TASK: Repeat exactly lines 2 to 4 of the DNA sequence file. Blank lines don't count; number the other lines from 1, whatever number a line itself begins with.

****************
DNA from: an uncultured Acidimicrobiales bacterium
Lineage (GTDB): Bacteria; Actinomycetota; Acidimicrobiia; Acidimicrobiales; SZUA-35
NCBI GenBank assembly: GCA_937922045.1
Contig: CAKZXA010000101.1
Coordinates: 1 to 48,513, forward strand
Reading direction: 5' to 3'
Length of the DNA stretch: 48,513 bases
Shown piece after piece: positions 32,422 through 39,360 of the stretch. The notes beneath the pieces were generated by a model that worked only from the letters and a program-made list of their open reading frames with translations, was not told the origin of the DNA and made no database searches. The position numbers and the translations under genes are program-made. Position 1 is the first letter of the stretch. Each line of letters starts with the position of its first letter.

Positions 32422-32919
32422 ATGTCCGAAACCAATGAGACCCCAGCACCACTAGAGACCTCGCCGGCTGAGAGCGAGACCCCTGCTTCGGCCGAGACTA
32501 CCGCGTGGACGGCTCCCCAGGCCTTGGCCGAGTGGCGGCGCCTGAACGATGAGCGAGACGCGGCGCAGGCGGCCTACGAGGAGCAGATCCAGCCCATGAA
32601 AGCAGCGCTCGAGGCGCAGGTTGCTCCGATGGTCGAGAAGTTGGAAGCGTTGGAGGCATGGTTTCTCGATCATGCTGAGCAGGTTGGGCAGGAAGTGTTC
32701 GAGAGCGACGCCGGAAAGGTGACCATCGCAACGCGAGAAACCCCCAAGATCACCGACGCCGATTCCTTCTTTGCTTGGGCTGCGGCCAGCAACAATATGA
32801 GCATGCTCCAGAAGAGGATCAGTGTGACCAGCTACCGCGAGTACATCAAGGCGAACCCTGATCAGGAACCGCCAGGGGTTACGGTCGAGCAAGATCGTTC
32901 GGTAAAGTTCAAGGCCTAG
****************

Lineage (GTDB): Bacteria; Actinomycetota; Acidimicrobiia; Acidimicrobiales; SZUA-35
NCBI GenBank assembly: GCA_937922045.1
Contig: CAKZXA010000101.1